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How big is the Jewish tent?

A collage of "Arab Spring" protests. Top right: Tunis, Tunisia. Middle left: Al-Bayda, Libya. Middle-right: San'a, Yemen. Bottom left: Hama, Syria. Bottom right: Karrana, Bahrain. Credit: Wikimedia Commons.
A collage of "Arab Spring" protests. Top right: Tunis, Tunisia. Middle left: Al-Bayda, Libya. Middle-right: San'a, Yemen. Bottom left: Hama, Syria. Bottom right: Karrana, Bahrain. Credit: Wikimedia Commons.

Israelis understandably feel imperiled by the misnamed “Arab Spring.” Their country’s three-decade peace treaty with Egypt is under assault, its strategic alliance with Turkey has dissolved, and its closest regional ally, Jordan, is withering from domestic protests.

The breakdown in political authority has flooded Israel’s borders with a slew of dangerous weapons, from Libyan missiles in Gaza to Syrian Scuds in southern Lebanon. Meanwhile, the Iranian nuclear program progresses unabated. Individually, each of these developments is cause for great concern; taken together, Israelis see the walls closing in.

Although the initial flickers of liberalism have been subsumed by the Islamist bonfire, the so-called “Arab Spring” has, paradoxically, made Israel stronger as Israel’s enemies have turned on each other. While Arab capitals burn, Jerusalem has calmly and carefully steeled itself against the possible immediate deleterious effects, building fences along its Egyptian and Jordanian borders and accelerating the deployment of its Iron Dome anti-missile system. Whereas Arab states remain mired in internal political, economic, and military turmoil, Israel hums along, its economy intact—tourism is at an all-time high—its military untested, and its government united.

For three decades, Mubarak’s Egypt was the anchor of Israel’s regional security. Since his ouster, the lawless Sinai has been the source of rocket attacks, Egypt has canceled its gas contract with Israel, Israel’s Cairo embassy staff barely survived an attempted mob lynching and the Muslim Brotherhood has issued disquieting verbal volleys against the peace treaty.

As these troubling developments suggest, the capacity of the Egyptian state has also fundamentally declined. The Egyptian economy is in dire straits: foreign reserves have dropped 60 percent, foreign direct investment has fallen by 90 percent, and this year’s budget deficit is 10.4 percent of GDP—America’s is 7.6 percent—and trending upwards. Furthermore, Egypt’s military regime and the Muslim Brotherhood are focused inward on reestablishing order and consolidating political control. Any warlike move by an Islamist-led Egypt would trigger the elimination of the American military aid that currently funds nearly 40 percent of Egypt’s defense budget. The Egyptian body politic may indeed be more hostile to the Jewish State, but its capabilities for acting on that hostility have markedly declined.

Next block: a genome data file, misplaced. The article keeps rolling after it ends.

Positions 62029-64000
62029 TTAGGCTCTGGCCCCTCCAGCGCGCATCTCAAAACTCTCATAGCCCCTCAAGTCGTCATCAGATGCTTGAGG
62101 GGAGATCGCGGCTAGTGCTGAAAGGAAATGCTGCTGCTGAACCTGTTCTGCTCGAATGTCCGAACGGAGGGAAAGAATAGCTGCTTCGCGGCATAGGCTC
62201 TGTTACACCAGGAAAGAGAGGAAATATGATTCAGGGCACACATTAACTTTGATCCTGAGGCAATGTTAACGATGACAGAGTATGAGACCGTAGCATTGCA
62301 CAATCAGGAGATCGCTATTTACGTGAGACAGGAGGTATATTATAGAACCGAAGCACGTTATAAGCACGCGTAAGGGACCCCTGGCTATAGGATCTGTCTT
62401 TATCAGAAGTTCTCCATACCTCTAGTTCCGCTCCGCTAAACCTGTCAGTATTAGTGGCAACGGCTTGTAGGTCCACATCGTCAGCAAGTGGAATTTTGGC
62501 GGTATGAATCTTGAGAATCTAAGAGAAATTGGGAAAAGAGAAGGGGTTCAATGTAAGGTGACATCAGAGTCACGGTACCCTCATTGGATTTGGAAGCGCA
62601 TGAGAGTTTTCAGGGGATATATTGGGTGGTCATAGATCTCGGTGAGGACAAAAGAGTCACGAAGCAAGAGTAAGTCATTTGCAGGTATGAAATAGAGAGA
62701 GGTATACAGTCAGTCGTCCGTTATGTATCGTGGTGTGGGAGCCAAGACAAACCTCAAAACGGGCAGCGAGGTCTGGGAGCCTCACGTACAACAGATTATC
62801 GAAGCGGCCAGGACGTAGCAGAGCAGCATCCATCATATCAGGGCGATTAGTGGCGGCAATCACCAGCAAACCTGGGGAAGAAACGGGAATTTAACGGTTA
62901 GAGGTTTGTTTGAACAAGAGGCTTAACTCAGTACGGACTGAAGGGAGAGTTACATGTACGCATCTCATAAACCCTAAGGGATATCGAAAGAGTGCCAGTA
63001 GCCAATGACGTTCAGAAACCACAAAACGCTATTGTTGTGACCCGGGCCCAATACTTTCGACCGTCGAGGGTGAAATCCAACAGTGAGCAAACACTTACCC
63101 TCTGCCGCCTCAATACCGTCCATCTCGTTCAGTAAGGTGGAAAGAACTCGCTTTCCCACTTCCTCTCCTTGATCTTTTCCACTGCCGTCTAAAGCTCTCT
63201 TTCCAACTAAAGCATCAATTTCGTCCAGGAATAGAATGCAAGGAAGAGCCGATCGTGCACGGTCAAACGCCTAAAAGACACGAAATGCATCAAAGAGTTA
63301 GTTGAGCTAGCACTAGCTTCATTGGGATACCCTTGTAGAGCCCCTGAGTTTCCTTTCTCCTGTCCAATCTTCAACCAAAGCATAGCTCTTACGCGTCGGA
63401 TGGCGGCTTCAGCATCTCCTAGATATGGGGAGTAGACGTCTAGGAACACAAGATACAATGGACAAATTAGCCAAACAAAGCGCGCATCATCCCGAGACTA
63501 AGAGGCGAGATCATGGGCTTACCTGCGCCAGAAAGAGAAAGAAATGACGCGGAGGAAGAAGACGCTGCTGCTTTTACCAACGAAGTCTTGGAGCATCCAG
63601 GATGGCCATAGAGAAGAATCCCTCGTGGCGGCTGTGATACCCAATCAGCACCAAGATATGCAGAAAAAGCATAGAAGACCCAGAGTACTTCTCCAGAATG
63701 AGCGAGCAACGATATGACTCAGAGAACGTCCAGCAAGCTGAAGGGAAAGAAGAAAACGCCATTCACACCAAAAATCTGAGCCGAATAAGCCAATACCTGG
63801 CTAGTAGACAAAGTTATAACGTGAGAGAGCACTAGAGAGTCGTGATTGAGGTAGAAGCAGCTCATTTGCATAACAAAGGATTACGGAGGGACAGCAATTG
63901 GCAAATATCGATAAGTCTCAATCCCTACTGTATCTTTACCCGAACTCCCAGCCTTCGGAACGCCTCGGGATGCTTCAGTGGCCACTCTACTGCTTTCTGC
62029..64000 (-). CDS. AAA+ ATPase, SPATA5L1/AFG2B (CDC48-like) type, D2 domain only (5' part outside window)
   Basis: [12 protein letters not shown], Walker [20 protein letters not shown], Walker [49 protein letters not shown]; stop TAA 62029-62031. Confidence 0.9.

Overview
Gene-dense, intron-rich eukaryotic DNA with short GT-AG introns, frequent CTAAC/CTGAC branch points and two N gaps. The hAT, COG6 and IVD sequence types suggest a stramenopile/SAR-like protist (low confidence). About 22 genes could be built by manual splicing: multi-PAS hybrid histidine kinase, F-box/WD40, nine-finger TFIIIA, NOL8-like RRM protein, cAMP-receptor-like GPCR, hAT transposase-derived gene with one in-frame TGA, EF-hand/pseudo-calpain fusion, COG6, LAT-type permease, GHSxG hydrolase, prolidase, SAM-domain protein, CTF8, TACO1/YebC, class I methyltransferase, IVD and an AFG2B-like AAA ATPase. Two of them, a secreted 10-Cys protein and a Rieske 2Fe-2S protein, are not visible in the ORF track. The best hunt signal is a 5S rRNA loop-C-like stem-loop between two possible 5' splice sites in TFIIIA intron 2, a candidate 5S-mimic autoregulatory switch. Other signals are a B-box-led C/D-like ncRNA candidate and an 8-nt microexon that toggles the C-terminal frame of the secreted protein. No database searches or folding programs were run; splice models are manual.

Israel’s concerns about a volatile Syria also belie the advantages reaped by a damaged Syria. Concerned about the potential transfer of Syrian Scuds or chemical weapons to Hezbollah, Israel is apprehensive of both a last ditch attempt by Assad to embroil it in war or by the possible ascent of another Islamist regime.

However, irrespective of Assad’s ability to cling to power, post-uprising Syria will also be a shell of its former self. Like Egypt, its economy is in tatters, having been hit hard by Western sanctions on its oil industry, which accounts for 30 percent of its budget. Its’ army has suffered large defections and losses at the hands of the rebels and its’ patron, Iran, has invested massively in propping up its sole regional ally. Even Hezbollah, aware of its current tenuous position in the Lebanese powder keg, finds itself increasingly isolated, having sided with Assad. Israel’s northern border has never been quieter.

Even in Gaza, where Hamas is ensconced, Israel’s successful deployment of the game-changing Iron Dome missile defense system has revolutionized the security situation, resulting in no Israeli casualties due to rocket fire thus far this year. Hamas abandoned its cozy headquarters in Damascus, fearful of aligning itself with the heretical Alawite sect against its Sunni Muslim brothers, and continues the political tug-of-war with Fatah in the West Bank. Even beyond Israel’s immediate borders, the “Arab Spring” has uncorked ethno-religious conflicts. PKK (Kurdistan Workers’ Party) attacks on Turkish military targets have spiked, fighting continues between Arab, African, and Berber tribesmen in Libya, and two new independent states have been declared, the Tuareg state of Azawad in northwestern Mali and South Sudan, marking the first loss of “Arab” sovereignty in 45 years.

Even as it rightly plans for the changes wrought by the “Arab Spring,” Israel should also recognize that as the Middle East convulses, it is more likely to be left alone. As Alawites battle Arab Sunnis and Kurds in Syria, as Kurds target Turks in Turkey, as the Imazighen fight Arabs in Libya, as the Army contends with Islamists in Egypt, and as Sunnis and Christians confront Shiites in Lebanon, people don’t have the time, energy, or resources to fight the Jews in Israel. The more the region tears itself apart, the more Israel floats to the top, unscathed economically, militarily, or diplomatically. While an Islamist ascent is undesirable, the intervening disorder only makes Israel stronger.

Gabriel Max Scheinmann is a Visiting Fellow at the Jewish Institute for National Security Affairs (JINSA).

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